Sigurd Lewerentz (29 July 1885 – 29 December 1975) was a Swedish architect.
Lewerentz was born at Sandö in the parish of Bjärtrå in Västernorrland County, Sweden. He was the son of Gustaf Adolf Lewerentz and Hedvig Mathilda Holmgren. He initially trained as a mechanical engineer at the Chalmers University of Technology in Gothenburg (1905–8). Later he took up an architectural apprenticeship in Germany.
He first opened his own architectural office in Stockholm in 1911 and became associated with the architect Gunnar Asplund (1885–1940). Together they made a winning entry for the Stockholm South (Woodland) Cemetery (Skogskyrkogården) competition of 1914–15. This project was implemented initially by both architects, however, the latter stages were done by Asplund alone. He and Asplund were appointed as the main architects for the Stockholm International Exhibition (1930) but afterwards Lewerentz became disillusioned, Lewerentz turned away from architecture for many years, and from 1940 he ran a factory producing windows and other architectural fittings of his own design.
Sigurd Lewerentz, together with his colleagues Erik Lallerstedt and David Helldén, created between 1933 and 1944 what is regarded of one of the masterpieces of functionalist architecture, Malmö Opera and Music Theatre (Malmö Opera och Musikteater). The foyer is considered of particular beauty, with its open surfaces and beautiful marble staircases and it is adorned with a number of works of art by artists such as Carl Milles and Isaac Grünewald. He was awarded the Prince Eugen Medal for architecture in 1950.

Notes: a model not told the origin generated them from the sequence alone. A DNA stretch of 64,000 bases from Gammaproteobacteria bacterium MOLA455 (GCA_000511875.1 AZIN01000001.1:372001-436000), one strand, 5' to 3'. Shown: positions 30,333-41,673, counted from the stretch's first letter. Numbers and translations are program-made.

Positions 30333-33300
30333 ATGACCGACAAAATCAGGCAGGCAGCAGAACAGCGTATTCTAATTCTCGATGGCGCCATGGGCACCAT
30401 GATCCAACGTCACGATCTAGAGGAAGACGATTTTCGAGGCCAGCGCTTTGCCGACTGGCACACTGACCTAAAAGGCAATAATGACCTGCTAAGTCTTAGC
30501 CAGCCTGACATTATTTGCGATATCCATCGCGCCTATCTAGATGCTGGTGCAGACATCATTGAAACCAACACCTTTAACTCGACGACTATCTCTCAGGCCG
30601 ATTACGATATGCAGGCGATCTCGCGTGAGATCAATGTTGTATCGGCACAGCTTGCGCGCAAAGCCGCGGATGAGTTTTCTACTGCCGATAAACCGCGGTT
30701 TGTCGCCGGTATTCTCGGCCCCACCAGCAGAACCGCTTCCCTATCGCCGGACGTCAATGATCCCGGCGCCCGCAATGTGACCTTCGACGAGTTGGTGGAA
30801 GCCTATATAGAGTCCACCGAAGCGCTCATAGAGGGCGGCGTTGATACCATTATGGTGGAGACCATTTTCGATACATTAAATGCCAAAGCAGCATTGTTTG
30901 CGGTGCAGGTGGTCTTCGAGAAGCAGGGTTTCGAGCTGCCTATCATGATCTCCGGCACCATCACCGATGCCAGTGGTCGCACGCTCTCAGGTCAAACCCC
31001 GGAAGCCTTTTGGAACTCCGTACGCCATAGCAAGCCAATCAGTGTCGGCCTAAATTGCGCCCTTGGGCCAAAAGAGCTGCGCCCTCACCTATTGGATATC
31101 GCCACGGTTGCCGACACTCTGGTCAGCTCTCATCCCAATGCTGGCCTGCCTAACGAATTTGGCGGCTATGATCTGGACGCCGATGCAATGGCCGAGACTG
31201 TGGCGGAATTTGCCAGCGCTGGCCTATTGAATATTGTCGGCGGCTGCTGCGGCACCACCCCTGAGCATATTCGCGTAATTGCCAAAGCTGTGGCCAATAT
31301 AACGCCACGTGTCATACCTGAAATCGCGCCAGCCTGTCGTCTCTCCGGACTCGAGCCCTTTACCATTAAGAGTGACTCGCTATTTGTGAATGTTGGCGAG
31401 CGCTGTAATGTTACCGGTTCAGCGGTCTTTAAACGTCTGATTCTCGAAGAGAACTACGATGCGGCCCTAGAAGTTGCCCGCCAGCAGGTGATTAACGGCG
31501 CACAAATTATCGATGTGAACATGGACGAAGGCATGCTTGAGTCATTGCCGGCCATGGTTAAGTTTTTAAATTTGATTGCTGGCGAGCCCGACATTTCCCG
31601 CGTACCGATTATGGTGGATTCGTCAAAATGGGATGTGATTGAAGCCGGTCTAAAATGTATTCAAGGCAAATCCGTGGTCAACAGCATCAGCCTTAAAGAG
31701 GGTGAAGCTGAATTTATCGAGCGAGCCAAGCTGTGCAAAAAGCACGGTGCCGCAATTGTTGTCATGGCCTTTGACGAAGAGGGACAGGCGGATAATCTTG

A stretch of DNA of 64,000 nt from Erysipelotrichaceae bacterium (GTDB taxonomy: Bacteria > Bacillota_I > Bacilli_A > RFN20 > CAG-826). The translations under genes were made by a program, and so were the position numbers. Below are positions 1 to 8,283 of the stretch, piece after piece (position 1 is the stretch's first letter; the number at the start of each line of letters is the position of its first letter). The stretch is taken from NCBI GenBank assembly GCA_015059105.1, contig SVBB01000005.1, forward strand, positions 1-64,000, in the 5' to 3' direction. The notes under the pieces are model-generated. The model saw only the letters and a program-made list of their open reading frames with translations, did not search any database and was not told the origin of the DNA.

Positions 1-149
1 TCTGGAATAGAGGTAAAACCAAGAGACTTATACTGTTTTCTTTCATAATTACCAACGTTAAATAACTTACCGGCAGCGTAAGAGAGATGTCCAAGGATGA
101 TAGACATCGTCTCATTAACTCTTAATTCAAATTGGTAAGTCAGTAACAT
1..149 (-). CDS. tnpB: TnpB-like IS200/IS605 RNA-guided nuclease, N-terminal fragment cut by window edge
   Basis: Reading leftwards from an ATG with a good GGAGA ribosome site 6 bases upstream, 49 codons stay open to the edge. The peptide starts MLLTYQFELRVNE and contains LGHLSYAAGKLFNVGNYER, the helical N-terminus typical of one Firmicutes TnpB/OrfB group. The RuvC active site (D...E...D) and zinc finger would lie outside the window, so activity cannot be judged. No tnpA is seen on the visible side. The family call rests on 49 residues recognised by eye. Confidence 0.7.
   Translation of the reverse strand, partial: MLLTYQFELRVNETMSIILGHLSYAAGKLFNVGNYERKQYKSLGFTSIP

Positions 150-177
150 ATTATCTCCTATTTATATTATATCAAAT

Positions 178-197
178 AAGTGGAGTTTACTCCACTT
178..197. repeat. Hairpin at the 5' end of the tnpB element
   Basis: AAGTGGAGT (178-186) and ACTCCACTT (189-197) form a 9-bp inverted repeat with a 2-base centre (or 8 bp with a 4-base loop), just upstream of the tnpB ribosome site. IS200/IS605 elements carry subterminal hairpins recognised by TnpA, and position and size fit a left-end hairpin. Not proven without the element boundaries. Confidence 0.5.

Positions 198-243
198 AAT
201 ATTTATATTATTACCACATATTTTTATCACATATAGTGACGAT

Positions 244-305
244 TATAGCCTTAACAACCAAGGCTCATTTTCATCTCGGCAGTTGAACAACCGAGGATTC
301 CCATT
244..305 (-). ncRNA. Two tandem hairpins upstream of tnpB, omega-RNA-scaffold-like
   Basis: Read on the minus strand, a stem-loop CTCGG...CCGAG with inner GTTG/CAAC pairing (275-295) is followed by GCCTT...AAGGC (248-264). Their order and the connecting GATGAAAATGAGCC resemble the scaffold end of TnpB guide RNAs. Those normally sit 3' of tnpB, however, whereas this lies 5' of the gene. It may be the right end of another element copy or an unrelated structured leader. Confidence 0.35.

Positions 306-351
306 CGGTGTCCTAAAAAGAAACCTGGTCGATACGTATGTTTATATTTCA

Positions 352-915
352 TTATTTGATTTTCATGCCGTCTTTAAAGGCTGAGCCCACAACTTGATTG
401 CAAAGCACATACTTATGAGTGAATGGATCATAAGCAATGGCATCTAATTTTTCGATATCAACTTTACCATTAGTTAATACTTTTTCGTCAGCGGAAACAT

In the last decade of his life he designed two churches, St. Mark's at Björkhagen in Stockholm (1956) and St. Peter's at Klippan in Scania (1963–66), that revived his career in architecture. He continued to work at competition proposals and furniture designs until shortly before his death in Lund, Sweden during 1975.
Klippan is a small town in southern Sweden. St. Peter's at Klippan sits in a suburban setting on the periphery of the town. The orientation of the Church is correct, with the altar standing opposite the west doors. It is square in shape, suggesting a more intimate ritual in the tradition of circonstantes (standing in a circle), which harkens back to early Christianity. This was the religious equivalent of the search for the essential and the primitive, strongly evident in both of Lewerentz's later churches. These characteristics are expressed beautifully in the detailing of the buildings, the choice of materials, the quality of light and the spatial articulation.